[ from math-teach archive, hyperlinks added ]
On Tue, Mar 16, 2010 at 9:52 AM, Joe Niederberger wrote:
> What of old decrepit terms like "imaginary numbers"?
> (Apologies to Euler.)
> Come to think of it, is "complex number" unnecessarily
> frightening our kids?
> Shouldn't some of these be rechristened?
> Joe N.
I say keep "imaginary numbers" handy (as a synonym) and don't touch "irrational" either.
It's important to our storytelling, our lore, that irrationals were a big challenge for greek philosophers.
Also, having roots of negative numbers was considered radical in its day.
Remember Lewis Carroll and Alice in Wonderland if you ever worry about math being too wild 'n crazy. It's supposed to be a refuge and source of solace for those seeking like-minded Harry Potter types or whatever.
"Do not sanitize if you know what's good for ya" might be the motto, and read Alice in Wonderland and some Wittgenstein while you're at it. Here's a useful crossroads, where these paths meet:
Irrational numbers (and hence "the reals" as rationals + irrationals) and imaginary numbers were basic innovations, akin to "tetrahedral mensuration" in their day. As such, they took hundreds of years to percolate outward, to where we're now worried about whether we're frightening little children.
Until we had roots of negative numbers, lots of modeling was out of reach. The polynomials forced us into them, or that's one way to tell the story. We should focus on how we got to them and what they gave us in return (the ability to model electrical phenomena for example).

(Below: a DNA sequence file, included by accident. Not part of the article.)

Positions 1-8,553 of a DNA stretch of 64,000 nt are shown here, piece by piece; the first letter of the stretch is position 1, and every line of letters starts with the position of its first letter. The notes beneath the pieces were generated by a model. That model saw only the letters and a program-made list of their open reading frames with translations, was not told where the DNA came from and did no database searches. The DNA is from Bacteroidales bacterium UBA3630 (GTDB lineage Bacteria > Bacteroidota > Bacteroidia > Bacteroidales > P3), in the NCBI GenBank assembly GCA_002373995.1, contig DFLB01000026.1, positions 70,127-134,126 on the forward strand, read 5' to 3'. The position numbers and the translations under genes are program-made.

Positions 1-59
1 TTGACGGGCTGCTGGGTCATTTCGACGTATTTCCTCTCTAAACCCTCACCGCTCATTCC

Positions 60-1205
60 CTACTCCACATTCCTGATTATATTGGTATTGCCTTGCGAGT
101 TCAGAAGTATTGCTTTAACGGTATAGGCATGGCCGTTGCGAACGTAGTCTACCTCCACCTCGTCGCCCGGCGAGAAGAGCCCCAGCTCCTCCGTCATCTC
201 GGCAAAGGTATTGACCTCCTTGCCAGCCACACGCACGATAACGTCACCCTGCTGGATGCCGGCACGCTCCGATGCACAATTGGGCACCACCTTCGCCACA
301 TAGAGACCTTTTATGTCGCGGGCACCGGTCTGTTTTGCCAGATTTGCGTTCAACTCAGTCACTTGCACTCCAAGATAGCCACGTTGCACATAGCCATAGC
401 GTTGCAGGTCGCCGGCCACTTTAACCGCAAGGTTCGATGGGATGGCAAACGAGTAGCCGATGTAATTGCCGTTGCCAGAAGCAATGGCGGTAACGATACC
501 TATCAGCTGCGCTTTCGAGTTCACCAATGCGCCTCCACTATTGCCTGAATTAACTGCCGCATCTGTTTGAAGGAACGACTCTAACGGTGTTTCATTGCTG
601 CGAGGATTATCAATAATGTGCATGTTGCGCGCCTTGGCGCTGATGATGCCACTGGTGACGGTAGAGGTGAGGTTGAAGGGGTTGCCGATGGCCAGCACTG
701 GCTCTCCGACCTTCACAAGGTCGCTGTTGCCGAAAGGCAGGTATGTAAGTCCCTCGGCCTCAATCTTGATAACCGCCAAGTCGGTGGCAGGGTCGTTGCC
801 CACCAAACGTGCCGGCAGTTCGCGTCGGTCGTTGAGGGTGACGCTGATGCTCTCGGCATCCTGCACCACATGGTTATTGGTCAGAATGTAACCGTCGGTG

Given the highly conservative anti-innovation climate we're seeing today (citing this recent post by Gary **), I'm wondering if our age will be known for any risk taking at all. Mostly, people hunkered down and denied that change might be advisable, even necessary.
You actually had people calling themselves "math teachers" who refused to share about Mites, Sytes and Kites! So much elementary math was "verboten" in early 2010. Makes ya wonder what they were thinking (if anything) eh?
Ben Franklin was a radical, and also an "off your duff" mathematician, sitting out there with his kite, waiting for lightning to hit.
That's a role model for children (he took wise precautions remember -- two strings to that kite), so lets make sure Ben Franklin and his kite keep getting some airplay.
I'm encouraged that NCTM has kites as a motif this year, as that's a hook for Alexander Graham Bell and his kites as well.
The NCTM lesson plan on Tetrahedral Kites is a buried gemstone amidst a lotta schlock IMO, as it's daring to question the authority of cubist thinking, even if only just a little. It's a chink (crack) in the armor.
Maybe Texas and Alaska are withholding support because everyone else is such a wuss?